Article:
Princeton University Professor of History and International Affairs Harold James joins Yahoo Finance Live to discuss whether globalization will be reversed in the wake of the Russia-Ukraine war, inflation, and other events leading to economic reorientation.
BRIAN SOZZI: All right, let's get back on the developing situation between Russia and Ukraine and the response from the West. Harold James is a professor of history and international affairs at Princeton University and joins us now. Harold, good morning to you. I think a lot of us in the world of business remain focused on what Larry Fink said yesterday in his annual letter that it is the end of globalization. What does that mean to you?
HAROLD JAMES: Well, it's great to be with you first of all. Indeed, I've been thinking about the way in which globalization can be reversed for a long time. In 2001, I did a book called exactly that, "The End of Globalization, Lessons from the Interwar Depression." And the interwar depression is always the kind of keystone moment if you're thinking about reversals of globalization where everything collapsed. Trade collapsed, capital movements collapsed, migrations of people collapsed. And it was obviously a decade or so in the 1930s that in the end produced World War.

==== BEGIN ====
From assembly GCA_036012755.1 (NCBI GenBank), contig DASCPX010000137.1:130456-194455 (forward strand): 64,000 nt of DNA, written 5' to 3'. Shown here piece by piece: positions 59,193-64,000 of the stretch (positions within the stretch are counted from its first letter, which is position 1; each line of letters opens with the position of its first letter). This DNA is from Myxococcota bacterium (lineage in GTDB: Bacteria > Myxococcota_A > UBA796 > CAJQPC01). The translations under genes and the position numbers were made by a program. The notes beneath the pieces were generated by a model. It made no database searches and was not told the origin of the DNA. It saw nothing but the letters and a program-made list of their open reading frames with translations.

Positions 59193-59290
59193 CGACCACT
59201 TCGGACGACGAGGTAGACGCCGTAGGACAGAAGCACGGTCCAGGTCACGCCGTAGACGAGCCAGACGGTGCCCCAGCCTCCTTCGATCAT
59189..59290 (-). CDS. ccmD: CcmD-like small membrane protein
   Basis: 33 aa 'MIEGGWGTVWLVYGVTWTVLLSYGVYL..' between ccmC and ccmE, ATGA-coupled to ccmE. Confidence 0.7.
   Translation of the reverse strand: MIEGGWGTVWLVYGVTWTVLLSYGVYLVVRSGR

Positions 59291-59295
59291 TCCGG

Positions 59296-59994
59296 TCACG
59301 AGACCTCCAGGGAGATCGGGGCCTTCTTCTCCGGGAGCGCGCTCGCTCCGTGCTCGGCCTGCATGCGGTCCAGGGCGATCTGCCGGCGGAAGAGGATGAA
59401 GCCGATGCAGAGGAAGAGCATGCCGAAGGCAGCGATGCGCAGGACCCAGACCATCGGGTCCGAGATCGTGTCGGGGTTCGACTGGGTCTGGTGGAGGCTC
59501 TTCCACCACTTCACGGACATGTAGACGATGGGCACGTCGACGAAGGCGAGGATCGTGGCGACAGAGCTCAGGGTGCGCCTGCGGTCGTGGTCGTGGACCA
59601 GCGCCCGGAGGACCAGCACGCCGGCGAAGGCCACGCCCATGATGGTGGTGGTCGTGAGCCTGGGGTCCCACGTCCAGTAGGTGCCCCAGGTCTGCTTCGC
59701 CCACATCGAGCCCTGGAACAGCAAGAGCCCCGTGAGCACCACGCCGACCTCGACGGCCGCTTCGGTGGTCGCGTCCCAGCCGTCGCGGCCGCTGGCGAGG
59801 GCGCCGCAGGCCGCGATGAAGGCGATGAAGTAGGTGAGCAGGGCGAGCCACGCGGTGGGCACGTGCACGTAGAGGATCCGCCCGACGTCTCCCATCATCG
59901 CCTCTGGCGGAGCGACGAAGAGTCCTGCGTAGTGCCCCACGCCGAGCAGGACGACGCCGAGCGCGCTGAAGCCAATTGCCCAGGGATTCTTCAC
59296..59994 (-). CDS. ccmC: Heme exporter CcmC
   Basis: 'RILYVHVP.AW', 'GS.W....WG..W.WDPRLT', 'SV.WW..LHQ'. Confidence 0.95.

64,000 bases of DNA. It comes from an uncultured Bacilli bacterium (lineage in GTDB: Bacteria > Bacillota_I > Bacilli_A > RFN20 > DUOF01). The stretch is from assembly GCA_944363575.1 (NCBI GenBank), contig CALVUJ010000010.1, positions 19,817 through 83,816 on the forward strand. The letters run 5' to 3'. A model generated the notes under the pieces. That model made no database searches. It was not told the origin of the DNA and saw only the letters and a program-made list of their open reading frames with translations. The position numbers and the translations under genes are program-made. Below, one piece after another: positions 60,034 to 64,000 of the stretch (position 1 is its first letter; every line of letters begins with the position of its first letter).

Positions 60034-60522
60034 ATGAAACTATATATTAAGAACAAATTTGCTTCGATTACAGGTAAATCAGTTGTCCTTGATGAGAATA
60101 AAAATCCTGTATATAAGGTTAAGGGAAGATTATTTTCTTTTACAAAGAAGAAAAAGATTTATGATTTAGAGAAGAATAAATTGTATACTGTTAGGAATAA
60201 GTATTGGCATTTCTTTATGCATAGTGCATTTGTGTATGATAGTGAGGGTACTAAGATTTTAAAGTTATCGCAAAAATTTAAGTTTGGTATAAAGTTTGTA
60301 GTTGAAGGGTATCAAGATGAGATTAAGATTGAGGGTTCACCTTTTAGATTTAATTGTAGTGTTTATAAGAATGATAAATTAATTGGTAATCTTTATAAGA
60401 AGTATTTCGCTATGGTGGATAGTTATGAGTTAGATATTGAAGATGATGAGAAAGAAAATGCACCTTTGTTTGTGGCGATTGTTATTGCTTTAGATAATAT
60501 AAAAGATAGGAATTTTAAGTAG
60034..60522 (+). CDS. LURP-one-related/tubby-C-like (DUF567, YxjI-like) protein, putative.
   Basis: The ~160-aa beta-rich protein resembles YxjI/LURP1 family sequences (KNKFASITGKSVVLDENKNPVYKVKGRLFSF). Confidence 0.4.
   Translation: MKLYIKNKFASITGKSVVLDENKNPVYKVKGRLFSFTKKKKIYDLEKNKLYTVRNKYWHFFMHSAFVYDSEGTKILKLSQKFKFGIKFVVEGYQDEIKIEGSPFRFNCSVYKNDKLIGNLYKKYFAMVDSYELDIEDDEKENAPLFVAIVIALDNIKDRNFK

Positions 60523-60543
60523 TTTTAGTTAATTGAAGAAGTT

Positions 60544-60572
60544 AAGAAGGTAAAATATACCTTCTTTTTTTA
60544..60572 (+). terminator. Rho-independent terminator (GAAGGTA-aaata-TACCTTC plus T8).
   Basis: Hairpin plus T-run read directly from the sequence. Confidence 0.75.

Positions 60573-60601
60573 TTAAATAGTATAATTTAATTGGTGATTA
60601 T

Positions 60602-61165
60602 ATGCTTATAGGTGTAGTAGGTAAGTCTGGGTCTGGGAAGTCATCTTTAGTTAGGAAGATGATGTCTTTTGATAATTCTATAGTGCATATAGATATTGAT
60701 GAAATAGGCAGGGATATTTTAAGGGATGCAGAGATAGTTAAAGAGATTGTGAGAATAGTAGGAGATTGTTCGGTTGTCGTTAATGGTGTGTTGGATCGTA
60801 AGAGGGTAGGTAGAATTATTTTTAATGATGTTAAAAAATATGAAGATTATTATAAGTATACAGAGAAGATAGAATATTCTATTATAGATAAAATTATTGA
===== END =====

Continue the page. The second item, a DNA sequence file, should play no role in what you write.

I thought then in the early 2000s that there was a possibility that something like that might happen again. We're seeing some kinds of similarities I think now. But actually, I wonder, I'm not quite in the same boat as Larry Fink in the longer term perspective on this because I think that in the past, supply chain shocks, sudden surges of inflation reorientations of the world economy, they actually produce more rather than less globalization.
And if you think of the 1970s, and you know, I think we're in a lot of discussion now about whether we're repeating some aspects of the 1970s. In the end the 1970s produced a big, big expansion of trade, a big expansion of capital movements, more population flows. And it was also obviously a moment of inflation. We're seeing that very, very sharply and very seriously now.